Those who have seen Satyajit Ray’s Apu Trilogy (‘Pather Panchali’ – 1955, ‘Aparajito’ – 1956 and ‘The World of Apu’ – 1959) would experience a riot of emotions before seeing this film. It is like revisiting a long-forgotten, two-third read classic, anticipating if it would evoke or arouse the same kind of feelings that it did the first time around. And those who have not seen the Apu Trilogy, ‘Avijatrik’ would be a good enough reason to revisit the trilogy.
This Bengali film with English subtitles, is based on the concluding chapters of Bhibhutibhushan Bandyopadhyay’s novel ‘Aparajito’. It takes off from where it left in ‘The World of Apu’. It shows us how Apu has finally realised his responsibilities and returns to his roots accompanied by his endearing and likeminded son, Amitabh Kumar Roy, who he fondly calls Kajol.
Like Ray’s trilogy, Subhrajit Mitra’s ‘Avijatrik’ is a black-and-white’ period drama. It is also aligned to auteur Satyajit Ray’s mode of narrative, which centres predominantly on the complicated doctrine of the Rasa theory of Sanskrit drama. Here the feelings experienced by the characters are conveyed in a peculiar artistic way to the spectator, which may at times appear to be too verbose but yet is distinct in style.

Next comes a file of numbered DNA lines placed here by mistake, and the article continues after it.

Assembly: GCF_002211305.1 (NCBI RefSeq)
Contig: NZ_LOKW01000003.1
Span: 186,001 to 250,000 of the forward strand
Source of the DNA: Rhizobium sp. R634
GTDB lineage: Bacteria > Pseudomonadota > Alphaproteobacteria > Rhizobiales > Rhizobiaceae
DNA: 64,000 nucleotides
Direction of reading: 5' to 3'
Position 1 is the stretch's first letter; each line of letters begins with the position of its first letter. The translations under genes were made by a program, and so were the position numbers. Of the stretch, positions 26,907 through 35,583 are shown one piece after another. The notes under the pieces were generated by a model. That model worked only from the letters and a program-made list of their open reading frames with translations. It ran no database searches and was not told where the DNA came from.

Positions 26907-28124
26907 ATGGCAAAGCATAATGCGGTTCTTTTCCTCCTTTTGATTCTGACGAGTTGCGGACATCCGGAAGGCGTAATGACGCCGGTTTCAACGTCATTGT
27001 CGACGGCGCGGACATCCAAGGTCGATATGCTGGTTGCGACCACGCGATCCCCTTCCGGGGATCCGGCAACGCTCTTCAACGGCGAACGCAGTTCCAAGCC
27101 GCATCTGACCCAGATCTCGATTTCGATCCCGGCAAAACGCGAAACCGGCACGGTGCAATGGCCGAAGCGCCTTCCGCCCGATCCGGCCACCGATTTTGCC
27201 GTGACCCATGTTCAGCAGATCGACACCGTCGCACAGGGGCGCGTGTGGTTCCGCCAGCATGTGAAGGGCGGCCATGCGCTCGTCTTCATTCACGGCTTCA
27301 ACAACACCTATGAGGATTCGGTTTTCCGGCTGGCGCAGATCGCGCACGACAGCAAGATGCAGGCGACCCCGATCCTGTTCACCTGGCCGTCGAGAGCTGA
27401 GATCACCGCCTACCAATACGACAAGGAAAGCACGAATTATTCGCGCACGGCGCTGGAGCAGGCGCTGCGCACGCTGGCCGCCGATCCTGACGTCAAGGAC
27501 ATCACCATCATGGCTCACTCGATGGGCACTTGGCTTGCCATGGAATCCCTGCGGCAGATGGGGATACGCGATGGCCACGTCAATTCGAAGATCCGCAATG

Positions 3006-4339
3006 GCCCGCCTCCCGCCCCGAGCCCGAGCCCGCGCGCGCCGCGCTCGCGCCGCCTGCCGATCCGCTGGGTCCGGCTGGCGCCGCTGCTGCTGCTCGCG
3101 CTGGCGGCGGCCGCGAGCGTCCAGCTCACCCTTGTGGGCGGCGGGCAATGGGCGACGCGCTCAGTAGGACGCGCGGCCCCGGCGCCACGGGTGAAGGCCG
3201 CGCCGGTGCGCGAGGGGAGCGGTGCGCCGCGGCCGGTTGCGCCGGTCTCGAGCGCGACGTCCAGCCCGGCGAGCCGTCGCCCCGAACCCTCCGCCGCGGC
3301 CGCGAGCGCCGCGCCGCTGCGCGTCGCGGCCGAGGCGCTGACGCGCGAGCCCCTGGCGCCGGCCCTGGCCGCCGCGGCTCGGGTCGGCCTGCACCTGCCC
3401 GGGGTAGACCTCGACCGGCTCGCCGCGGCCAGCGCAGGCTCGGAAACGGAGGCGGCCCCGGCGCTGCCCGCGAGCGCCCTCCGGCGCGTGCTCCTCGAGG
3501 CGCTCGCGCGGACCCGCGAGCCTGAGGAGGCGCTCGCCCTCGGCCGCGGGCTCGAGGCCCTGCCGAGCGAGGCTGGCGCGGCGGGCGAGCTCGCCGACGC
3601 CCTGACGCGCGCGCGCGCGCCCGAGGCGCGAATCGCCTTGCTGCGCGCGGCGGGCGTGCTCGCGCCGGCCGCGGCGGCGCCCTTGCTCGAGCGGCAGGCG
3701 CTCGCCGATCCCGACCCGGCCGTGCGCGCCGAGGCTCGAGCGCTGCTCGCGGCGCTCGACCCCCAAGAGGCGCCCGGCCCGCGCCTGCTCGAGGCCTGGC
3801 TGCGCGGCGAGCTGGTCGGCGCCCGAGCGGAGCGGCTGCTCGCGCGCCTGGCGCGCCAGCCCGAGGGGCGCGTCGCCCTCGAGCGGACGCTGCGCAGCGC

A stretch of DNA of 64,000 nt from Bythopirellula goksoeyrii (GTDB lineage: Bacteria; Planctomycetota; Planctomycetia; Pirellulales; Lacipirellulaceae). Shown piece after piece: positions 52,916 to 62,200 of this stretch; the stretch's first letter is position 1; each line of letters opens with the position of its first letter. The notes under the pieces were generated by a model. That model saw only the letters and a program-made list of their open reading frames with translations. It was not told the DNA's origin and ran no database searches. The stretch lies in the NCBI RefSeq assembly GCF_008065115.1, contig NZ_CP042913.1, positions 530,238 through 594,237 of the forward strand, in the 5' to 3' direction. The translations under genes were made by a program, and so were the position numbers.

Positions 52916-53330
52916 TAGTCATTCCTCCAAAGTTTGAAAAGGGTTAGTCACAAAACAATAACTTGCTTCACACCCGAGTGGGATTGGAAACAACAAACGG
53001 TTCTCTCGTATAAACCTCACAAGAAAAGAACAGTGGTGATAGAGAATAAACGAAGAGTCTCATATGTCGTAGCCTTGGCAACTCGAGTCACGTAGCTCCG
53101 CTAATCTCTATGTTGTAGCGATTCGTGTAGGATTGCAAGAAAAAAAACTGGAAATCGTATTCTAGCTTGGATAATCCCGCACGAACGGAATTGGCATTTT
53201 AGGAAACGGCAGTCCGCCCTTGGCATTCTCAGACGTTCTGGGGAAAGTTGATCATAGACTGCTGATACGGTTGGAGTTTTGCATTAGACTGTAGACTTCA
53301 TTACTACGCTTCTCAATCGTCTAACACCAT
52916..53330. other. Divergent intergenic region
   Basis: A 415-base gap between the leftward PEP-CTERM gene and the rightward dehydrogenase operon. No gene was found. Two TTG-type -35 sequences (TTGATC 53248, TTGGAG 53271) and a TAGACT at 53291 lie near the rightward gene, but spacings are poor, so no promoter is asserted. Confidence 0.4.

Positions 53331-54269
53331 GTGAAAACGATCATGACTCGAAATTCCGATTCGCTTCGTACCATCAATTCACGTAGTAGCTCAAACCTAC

But unlike the trilogy, the structure of storytelling in ‘Avijatrik’ differs. The plot is split into five chapters, each titled on a specific location that propels the narrative.
Set during pre-independence India, the first chapter – ‘The Train Journey’ sets Apu’s story rolling when by happenstance he meets his childhood friend Lila on the train while travelling to Kashi. For a moment, the scene between Apu and Lila conversing on the train reminds you of elements from the 1960 released, ‘Meghe Dhaka Tara’ which was directed by Ritwik Ghatak.
Thereafter, the happenings in Kashi forms the second chapter, followed by Calcutta, Nishichindpur – Apu’s ancestral village, and then Khasai Hills which is the first destination of his wanderlust.
The story is simple and throughout the film we realise how Apu has evolved as a human being, seeking the meaning of life. His meek and unpretentious viewpoints about life are poignant as well as troubling. The simplicity of the character mirroring a simpleton is what makes him appealing and Arjun Chakrabarty essays him with perfection. Equally enchanting is Ayushmaan Mukherjee, who plays his charming son Kajol.
Ditipriya Roy as Apu’s wife Aparna, Sabyasachi Chakraborty as the explorer, and all others in supporting roles keep you enthralled with their effortless performances.
Moreover, what keeps you glued to the screen is Supratim Bhol’s cinematography. His camera movements are flawless, and each frame, picture-perfect. The background score and music elevate the viewing experience.
Overall, while Satyajit Ray’s films have their place on the mantel of world cinema, Subhrajit Mitra adds his ‘Avijatrik’ to complete the Apu tetralogy.
–By Troy Ribeiro